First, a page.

NY: When I started here, I had two great superintendents before me who got Rolling Meadows off to a good start towards a rebuild. The first thing I did was list the priorities of the course. As soon as I'd check one off the list, I'd move onto another. The list grows by one and shrinks by one each year. The biggest challenge that we took care of was the zoysia conversion. When I started here, the fairways were a mix of cool season turf. Minimal chemical and staff money made zoysia the logical choice for us. Once we completed the conversion, we were able to move onto other areas of the course because the fairways were no longer eating up the majority of our labor and chemical budget.
JP: This is quickly becoming my favorite question: what are some things golfers do that piss you off, other than not fixing divots?
NY: NOT OBEYING CART RESTRICTIONS. We don’t do it to be mean. We work hard to produce a quality product, and simply staying on the path after a big rain respects that.
JP: Seems like a common thread from the supers we've talked to. What's the solution to that problem, other than banning all dumbasses? No carts after rains? Know it is a small number of golfers that are the problem but still, if you're all saying that, it is a big problem.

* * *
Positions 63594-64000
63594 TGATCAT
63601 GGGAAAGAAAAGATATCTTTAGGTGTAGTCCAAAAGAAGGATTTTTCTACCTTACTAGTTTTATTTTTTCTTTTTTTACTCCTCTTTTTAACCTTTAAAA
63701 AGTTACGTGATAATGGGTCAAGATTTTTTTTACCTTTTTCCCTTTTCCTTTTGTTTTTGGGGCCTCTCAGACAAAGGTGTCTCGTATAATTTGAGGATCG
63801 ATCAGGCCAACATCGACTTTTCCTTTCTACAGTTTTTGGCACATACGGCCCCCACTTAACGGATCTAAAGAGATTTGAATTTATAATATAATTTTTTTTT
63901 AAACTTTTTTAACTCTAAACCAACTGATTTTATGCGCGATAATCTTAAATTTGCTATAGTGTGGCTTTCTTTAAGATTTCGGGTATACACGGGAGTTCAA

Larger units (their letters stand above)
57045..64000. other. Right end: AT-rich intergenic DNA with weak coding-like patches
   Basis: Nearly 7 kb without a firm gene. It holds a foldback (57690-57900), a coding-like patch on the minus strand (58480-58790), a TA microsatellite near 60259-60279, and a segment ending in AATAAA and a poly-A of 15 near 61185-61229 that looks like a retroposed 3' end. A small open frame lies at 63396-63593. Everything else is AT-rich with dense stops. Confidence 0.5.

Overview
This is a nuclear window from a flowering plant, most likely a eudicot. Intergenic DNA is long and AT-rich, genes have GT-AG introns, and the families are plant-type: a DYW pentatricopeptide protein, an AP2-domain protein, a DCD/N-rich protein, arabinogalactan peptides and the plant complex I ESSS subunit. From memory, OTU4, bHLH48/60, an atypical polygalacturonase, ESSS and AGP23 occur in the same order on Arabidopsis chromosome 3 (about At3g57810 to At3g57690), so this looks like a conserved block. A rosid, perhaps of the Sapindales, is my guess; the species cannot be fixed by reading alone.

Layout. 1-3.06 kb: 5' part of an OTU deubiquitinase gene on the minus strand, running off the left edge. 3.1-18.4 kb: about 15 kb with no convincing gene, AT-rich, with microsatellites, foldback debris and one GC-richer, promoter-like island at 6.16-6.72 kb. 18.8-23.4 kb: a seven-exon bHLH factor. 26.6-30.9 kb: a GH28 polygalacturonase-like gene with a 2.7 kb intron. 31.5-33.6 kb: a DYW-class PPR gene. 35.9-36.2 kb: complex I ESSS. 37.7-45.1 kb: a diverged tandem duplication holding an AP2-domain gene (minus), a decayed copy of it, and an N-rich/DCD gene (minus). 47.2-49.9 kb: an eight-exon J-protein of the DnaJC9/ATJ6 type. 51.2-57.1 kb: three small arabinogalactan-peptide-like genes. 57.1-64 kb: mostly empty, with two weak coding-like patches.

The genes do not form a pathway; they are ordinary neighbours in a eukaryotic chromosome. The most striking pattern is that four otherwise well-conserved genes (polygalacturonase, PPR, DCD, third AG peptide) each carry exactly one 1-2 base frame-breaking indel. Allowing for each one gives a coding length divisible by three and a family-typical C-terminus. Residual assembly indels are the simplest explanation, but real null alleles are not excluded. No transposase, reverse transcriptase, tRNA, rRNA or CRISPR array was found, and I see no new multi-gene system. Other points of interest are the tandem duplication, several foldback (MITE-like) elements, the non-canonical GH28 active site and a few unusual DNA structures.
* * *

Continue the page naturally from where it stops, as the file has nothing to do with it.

NY: I have had days where I have wanted to pull keys out of carts on the course when people can’t obey. I am lucky that it isn’t a super big issue at Rolling Meadows. If someone forgets and does drive off path, a kind reminder usually keeps them in check. But I would love to see that reaction if I drove up and took the key to their cart.
JP: That would be hilarious. Make sure you film it if you ever do pull someone's keys. That's the bad thing, tell us what aspect do you enjoy most about your job?
NY: Summer mornings. A greens mower and a cup of coffee with it are about as good as it gets. I also enjoy hearing what the customers have to say. They are the ones paying for a product, so their opinion is very important.
JP: A lawn mower with a cup of coffee sounds pretty damn peaceful. What is the one thing you do that has the biggest impact on players that most of us don’t know about/recognize?
NY: Tournament set up for our stroke play tournaments are where I love to impact the individual rounds. Moving tees up on hole five so the longer hitters can try to drive the green, sucker pin placements, and placing tees to make tee shots comfortable or uncomfortable for the player. I always try to be fair about it though. Golf is supposed to be fun, and nothing pleases me more than to hear, “I haven’t seen that before, and I like it!” out of a golfers mouth. I really get a grin out of hearing it when my assistant does something along those lines and I had no hand in it. He is growing as a professional and a person every day!
JP: Other than RM, give us a couple of your favorite places to play?